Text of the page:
I've now got my bottling procedure down to a shade under one hour. 24 bottles clean and marked. I realised this morning how much I enjoy it, and find it is a bit like meditation. A little bit of deep breathing, relaxed movements, patience for each bottle to fill.
Even washing bottles doesn't feel like a chore. Just enjoying the ride, and looking forward to the bounty from each batch....
Must admit I have come to enjoy it. Not so much when I first got the bottles and the crap that came out.
But now that the bottles are always clean. I often have an audio -book in my ipod, listening to that it flies by.
When they are capped and the waiting to try it. Great feeling.
I've been getting my water temp to 67C, usually up to 69C then adding grain in to get 67C, and maintaining this for 60mins prior to boiling. So far this has been my standard MO for all brews. Reading further though, I realise that higher or lower temps will possibly give dryer or sweeter wort. Wanting to try a mash temp at 62C to achieve a dryer finish on my next Stout should I extend the time beyond the 60min mark to say 90min?
To ensure the best mash we recommend 90min mashes and stirring on occasion. The stirring helps wash the sugars from the grains.
I've recently purchased a second hydrometer and was thinking today as a tested my latest batches, does it make a difference if the sample is of clear wort or if there is some trub/cloudiness in it?
I imagine I could test this with a 'very cloudy' Vs 'reasonably clear' set of samples, but my samples would be hard to fix values to.
Short answer is I think you're okay. If you have trub at the bottom you would want to have enough / excess wort in the container so the hydrometer isn't sitting at the top of the trub layer, as that would mess up your numbers.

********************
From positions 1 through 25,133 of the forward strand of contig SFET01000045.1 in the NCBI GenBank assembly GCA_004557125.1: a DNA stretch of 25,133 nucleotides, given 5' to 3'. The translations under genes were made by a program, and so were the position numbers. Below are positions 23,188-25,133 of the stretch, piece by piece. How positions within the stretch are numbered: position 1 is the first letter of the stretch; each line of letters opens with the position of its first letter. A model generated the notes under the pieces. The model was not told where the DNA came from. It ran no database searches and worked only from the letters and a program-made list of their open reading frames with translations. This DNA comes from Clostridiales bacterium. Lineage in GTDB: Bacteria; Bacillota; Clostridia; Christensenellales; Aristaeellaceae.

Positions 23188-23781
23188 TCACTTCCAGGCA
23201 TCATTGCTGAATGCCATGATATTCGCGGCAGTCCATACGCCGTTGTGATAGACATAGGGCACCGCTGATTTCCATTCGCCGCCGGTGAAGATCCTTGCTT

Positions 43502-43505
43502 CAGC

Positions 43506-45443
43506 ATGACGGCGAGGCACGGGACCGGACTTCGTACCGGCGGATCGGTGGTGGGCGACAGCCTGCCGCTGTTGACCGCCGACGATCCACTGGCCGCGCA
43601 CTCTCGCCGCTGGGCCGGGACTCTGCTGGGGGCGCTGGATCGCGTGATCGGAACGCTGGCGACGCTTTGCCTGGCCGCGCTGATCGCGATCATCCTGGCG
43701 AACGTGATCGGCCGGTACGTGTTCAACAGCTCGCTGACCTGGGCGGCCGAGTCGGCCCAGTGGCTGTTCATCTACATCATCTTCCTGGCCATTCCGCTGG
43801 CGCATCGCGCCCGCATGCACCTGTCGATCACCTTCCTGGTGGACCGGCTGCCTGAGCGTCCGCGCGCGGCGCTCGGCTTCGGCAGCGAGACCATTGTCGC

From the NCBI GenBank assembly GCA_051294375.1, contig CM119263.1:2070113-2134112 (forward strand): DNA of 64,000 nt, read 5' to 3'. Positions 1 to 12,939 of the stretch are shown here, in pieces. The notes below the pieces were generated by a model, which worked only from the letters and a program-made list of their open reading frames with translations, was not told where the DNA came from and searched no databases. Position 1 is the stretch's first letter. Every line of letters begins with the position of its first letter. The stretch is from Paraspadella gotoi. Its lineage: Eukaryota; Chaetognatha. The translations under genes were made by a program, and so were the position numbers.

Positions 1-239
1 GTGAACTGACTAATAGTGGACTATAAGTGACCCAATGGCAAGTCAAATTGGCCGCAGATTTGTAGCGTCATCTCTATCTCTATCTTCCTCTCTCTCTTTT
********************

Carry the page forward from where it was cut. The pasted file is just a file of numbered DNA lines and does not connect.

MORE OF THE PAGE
If anyone else has different or additional info please feel free to chime in.
As a bottler I'm limited for places which are reasonably temperature stable to store my bottles. My best option is the spare room in my shed. I'm done with ill-fitting cardboard boxes and only use them now for empties.
Not sure which site I saw this, but someone (not me) as usual has done the hard thinking (definitely not me) in this field and come up with this absolute pearler of an idea. My local 2nd hand place has heaps of them at $20-$80 each depending on their condition
My filing skills...
Not yet. The majority of my bottles are in the bottom drawers though. These are also anti-tilt, allowing just one drawer to be opened at a time. Still going to fix to the wall.
I recently bought a S/S hop basket which hangs nicely on the inside of my 40L Crown Urn. It's an Ebay/H.K buy at about $26. I wanted to see the difference from a hopsock, and now prefer the basket.
I saw the KegKing equiv this weekend at my LHBS in Perth and was shocked at the quality differences. Much better to pay an extra $10 for the K.K or store eqiv in the long run. Might only get another 10 brews out of mine before it falls apart.
Anyone got other tips for basic equipment. I guess...
You're spot on with both pieces of equipment. The bag is easier to clean as I usually did it at the same time as the grain bag. Noticed today, what I thought was a clean hop basket still had small debris in the folds and joins.
I've also tried the various sized tea balls for dry hopping, but while the main parts are stainless steel, the small joining pins or rivets certainly weren't and corroded.
The K.I.S.S method might be best here, and I'll be going back to the hop sock for the boil, and dry...